Cx30 gap junction channels also exhibited several substates interposed between the main state and the residual state. These data will be presented in a separate paper (V. Valiunas & R. Weingart, in preparation; see also Weingart et al. 1996b; Valiunas et al. 1996). Closed states of Cx30 channels have been observed in conjunction with chemical interventions, e.g. exposure to lipophilic agents such as SKF-525A (see Fig. 8) or long-chain alkanols such as heptanol (data not shown). Current transitions involving the channel closed state (closed state residual state, closed state substates, closed state main state) were slow (12 ms; see ‘Fast versus slow current transitions’) while those involving open states (main state substates, main state residual state, substate residual state) were fast (< 2 ms). Hence, Cx30 channels resemble other vertebrate gap junction channels such as Cx32 and Cx43 (Valiunas et al. 1997, 1998; Bukauskas & Peracchia, 1997).
For comparison, the closely related connexins Cx26, Cx30.3, Cx31 and Cx32 form channels with a γj,main of 102 pS (Valiunas et al. 1998), 73 pS (F. F. Bukauskas & R. Weingart, unpublished observation), 50 pS (Bukauskas & Weingart, 1995) and 31 pS (Valiunas et al. 1998), respectively. Hence, Cx30 channels do not fit into this sequence of values. This suggests that there is no correlation between γj,main and the length of the C-terminus of the channel proteins.
Single channel kinetics
Cell pairs with a single gap junction channel have shown that the probability of being in the main state, Po, decreased with increasing Vj (see Fig. 10). Over the voltage range explored, i.e. Vj= -70 to +70 mV, Po declined in a sigmoidal manner from 1 to 0. Hence, gj,min cannot be explained by a partial decrease in Po (see ‘Basic properties of macroscopic gap junction currents’). It rather corresponds to the product of the number of operational channels, n, and γj,residual. The analysis of the Po data yielded a Vj,0 of 37.5 mV. This value is significantly larger than those gained from the relationship gj,ss/gj,inst= f(Vj), i.e. -28.5 and 26.4 mV (see Fig. 2B). Several mechanisms may be responsible for this discrepancy: (i) involvement of substates, (ii) alteration of the driving force across the channels, and (iii) co-operativity between channels.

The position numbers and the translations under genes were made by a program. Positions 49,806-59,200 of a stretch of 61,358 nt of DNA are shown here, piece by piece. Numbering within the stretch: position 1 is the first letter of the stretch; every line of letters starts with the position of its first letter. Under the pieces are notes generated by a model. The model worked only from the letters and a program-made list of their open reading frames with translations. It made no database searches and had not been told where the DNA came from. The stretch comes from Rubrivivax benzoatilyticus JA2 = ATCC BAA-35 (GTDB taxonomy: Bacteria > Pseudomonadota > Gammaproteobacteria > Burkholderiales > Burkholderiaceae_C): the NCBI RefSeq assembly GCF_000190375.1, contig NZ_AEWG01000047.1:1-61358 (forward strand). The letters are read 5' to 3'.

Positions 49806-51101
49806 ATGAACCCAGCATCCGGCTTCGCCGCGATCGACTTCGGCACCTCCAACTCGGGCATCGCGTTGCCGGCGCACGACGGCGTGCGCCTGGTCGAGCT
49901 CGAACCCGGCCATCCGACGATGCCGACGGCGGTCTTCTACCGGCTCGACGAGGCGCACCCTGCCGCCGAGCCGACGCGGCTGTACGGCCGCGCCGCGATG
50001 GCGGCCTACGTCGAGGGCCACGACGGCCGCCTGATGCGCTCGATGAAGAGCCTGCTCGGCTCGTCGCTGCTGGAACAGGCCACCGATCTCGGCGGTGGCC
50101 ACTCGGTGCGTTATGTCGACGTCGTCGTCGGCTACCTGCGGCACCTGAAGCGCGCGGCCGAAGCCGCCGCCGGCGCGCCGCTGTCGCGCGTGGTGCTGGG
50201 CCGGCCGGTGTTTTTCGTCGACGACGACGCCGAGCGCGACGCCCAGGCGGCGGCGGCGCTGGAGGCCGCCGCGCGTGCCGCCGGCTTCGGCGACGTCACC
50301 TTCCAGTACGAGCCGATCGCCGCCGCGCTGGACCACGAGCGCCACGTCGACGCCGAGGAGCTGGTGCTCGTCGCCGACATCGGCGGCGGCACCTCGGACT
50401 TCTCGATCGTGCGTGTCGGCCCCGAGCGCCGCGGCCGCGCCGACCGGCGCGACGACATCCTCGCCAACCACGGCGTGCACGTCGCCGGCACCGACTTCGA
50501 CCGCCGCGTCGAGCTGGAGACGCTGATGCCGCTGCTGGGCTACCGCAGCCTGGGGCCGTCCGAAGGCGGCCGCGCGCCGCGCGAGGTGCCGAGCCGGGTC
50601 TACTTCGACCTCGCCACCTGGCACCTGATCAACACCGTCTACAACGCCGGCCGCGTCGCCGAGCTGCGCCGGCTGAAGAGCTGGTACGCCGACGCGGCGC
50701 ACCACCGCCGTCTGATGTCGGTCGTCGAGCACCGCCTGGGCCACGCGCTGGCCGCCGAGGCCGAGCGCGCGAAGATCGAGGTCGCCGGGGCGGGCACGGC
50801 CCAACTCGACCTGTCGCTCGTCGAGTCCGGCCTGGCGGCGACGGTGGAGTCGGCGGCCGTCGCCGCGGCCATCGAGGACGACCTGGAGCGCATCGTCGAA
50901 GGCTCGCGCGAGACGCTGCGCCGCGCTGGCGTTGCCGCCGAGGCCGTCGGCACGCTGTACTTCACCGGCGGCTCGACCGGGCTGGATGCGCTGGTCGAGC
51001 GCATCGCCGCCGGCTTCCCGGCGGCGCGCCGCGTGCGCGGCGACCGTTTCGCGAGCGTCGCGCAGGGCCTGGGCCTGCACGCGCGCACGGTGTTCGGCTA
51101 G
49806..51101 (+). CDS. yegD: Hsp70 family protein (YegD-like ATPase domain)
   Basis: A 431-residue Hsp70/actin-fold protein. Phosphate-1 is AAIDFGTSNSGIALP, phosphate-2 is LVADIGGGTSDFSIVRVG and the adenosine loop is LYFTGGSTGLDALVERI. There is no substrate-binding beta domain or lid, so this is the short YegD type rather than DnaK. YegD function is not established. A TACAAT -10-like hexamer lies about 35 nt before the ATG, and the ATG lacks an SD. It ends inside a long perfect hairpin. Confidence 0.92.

With regard to (i), the following observations argue against a role of substates. Both data sets, the Po and gj,ss/gj,inst values, were gained at steady state. Since identical experimental conditions are likely to disclose the same channel properties, this should result in similar values of Vj,0. Furthermore, substates were virtually absent at steady state (see ‘Kinetics of Ij inactivation’). With respect to (ii), the two kinds of experiments were performed on cell pairs with single channels and many channels. Hence, Vj,0 may be affected by the number of channels involved. It has been proposed that tightly packed channels increase the channel access resistance and thereby lower the effective voltage gradient across the channels (Hall & Gourdie, 1995). However, this would shift Vj,0 towards larger values, the opposite of what we observed. (iii) Another possibility is that tightly packed channels lead to interactions between individual channels. In transfected HeLa cells the gap junction channels are mostly compacted in membrane plaques, although exceptions have been reported (Hülser et al. 1997). Hence, gating of a channel may affect the operation of adjacent channels. Such a mechanism would be consistent with the observation that Ij inactivation proceeds faster in the presence of many gap junction channels than a single one (V. Valiunas & R. Weingart, in preparation).
For comparison, transfected HeLa cells expressing Cx40 yielded similar Vj,0 values for the Po and gj,ss/gj,inst= f(Vj) data, i.e. 44 mV and -45 and 49 mV, respectively (Bukauskas et al. 1995a). A similar coincidence in Vj,0 has been reported for rat Schwann cells expressing Cx32 (Chanson et al. 1993).
Single channel time histograms